TUE, 13 JAN 1998 22:20:26 GMT
If Belgrade welcomed 1997 as the most charming and the craziest city on the planet, 1998 began in it gloomily, as in a place where all hope has died. That is why there are more young and optimistic people gathered in queues for emigrants' visas in front of Canadian and Australian embassies than it was possible to see in the "craziest night" on the Square of the Republic.
AIM Belgrade, 6 January, 1998
The ritual of celebrating New Year's eve - deeply rooted even in places where apparently there is not much reason for celebration and high expectations - this year in Belgrade appeared quite dreary. At least in view of the public gathering at the Square of the Republic, and especially if the whole affair is compared with last year's festivities of half a million blissful and liberated people, mostly participants of the three-month long winter civic protest against the election theft.
Such outdoor celebrations in themselves are not a relevant political affair. In modern Serbia, however, they should also be taken seriously. Large cities in Serbia in which power was won in November 1996 by the at the time comparatively powerful coalition Together - such as Nis, Novi Sad and Kragujevac - celebrated "happy new year" thunderously again in the organization of the local authorities. It was especially festive and exciting in Novi Sad where about one hundred thousand people were waltzing (the mayor and his wife inclusive) and warming up with boiled wine and brandy, coffee and tea. In these cities, the coalition Together - which is officially dissolved on the level of the state - is still in power, and there is almost normal coexistence and cooperation between the Serb Revival Movement (SPO) and the Democratic Party (DS) in them.
In the capital of Serbia and FRY, everything is different: with the help of the Socialists and the Radicals, the SPO removed Zoran Djindjic (president of the Democratic Party and Draskovic's main rival in the unofficial competition for the "first man of the democratic opposition) from the post of the mayor, and after that the Democrats, some because they were thrown out and some of them of their own free will, stepped out from all the local authorities in Belgrade. Of course, discussions lasted for months about who is guilty for the dissolution of the coalition, that is, about who started with "infedility" and "political adultery" first... Be it as it may, since this autumn, Belgrade does not have the city authorities it had elected, but only one of its parts - the SPO which has in a certain sense usurped all the votes which the coalition had got from the citizens. It is true that the officials of the SPO have been repeating for quite some time that the Democrats should propose any of their member for mayor - under the condition that his name is not Zoran Djindjic - and everything would be alright, harmonious as before... The Democrats have no understanding for such conditions, and that is why the status quo persists, that is, the situation in which the "acting", unofficial mayor of Belgrade is Milan Bozic - the closest associate of Vuk Draskovic.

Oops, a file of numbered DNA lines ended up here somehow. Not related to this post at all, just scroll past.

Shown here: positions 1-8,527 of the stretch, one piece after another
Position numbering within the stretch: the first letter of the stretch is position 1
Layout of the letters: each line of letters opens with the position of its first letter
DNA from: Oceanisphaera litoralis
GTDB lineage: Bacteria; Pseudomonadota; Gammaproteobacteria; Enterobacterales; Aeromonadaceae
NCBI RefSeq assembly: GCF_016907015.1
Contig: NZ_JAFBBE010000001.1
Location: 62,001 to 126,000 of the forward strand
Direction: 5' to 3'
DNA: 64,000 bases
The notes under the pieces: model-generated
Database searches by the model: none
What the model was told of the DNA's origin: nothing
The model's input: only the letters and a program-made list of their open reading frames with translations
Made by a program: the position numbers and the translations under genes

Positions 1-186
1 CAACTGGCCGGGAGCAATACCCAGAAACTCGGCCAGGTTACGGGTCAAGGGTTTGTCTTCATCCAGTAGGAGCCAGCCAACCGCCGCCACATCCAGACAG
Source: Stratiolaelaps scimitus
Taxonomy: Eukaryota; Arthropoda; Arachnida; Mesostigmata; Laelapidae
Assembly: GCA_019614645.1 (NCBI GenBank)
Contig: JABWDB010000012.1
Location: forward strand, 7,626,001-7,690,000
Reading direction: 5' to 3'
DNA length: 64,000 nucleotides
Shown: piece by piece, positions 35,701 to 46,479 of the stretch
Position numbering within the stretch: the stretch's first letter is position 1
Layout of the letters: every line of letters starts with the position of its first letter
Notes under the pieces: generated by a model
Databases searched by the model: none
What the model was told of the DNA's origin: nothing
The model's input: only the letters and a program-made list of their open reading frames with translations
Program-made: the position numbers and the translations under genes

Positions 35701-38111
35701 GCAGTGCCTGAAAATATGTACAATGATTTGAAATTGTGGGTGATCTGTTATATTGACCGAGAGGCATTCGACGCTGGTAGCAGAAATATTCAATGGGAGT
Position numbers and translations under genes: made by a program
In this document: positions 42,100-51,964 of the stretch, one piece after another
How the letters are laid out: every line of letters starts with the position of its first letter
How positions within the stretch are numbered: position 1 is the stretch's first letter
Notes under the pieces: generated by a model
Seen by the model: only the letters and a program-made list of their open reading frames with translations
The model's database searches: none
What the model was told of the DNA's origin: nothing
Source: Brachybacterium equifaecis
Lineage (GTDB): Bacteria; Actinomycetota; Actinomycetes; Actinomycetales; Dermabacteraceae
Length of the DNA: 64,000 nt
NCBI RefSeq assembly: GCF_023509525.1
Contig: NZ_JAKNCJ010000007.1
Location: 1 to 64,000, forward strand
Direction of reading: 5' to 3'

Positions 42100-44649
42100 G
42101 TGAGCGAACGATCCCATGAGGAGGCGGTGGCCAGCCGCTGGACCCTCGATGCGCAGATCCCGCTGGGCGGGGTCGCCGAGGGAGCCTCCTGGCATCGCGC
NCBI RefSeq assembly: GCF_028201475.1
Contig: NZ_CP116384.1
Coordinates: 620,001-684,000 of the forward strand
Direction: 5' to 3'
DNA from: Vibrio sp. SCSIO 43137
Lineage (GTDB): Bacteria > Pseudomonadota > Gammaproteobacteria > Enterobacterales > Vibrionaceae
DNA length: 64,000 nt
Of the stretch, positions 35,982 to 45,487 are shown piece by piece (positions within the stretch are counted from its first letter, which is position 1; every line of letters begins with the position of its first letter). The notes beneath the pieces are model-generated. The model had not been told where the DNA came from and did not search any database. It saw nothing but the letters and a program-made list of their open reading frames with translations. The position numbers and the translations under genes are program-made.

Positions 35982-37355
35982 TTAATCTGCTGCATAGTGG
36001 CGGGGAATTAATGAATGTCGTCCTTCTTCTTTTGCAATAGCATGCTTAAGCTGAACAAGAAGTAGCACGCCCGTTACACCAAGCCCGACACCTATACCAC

In the minds of the citizens of this city, however, Milan Bozic is just a clerk who is carrying out this job until the real mayor arrives. The reason for this is not the lack of political or other quealities of Milan Bozic (although he is literally become obnoxious to a significant portion of the political public) but that the citizens remember that last winter, freezing in the streets, we had agreed on something quite different... It is therefore quite logical that this year, as daily newspapers and agencies reported, "nobody organized the New Year's eve gathering of citizens at the square of the Republic; which always has a symbolically important role in celebrations and public manifestations of all kinds - Belgrade in fact has no authorities: the coalition does not exist here any more, the SPO was not given the mandate by the citizens to rule on its own, and the Socialists and the Radicals do not have the sufficient number of votes in the city assembly to take over power. But, the Socialists have a sufficient influence to enable the SPO to rule Belgrade undisturbed by offering it discrete "strategic support". All that the SPO has to do in exchange is to return the favour to the SPS on the level of the state, either by sharing the power with the left coalition - as a "junior partner", of course - or by supporting the minority government of the Socialists.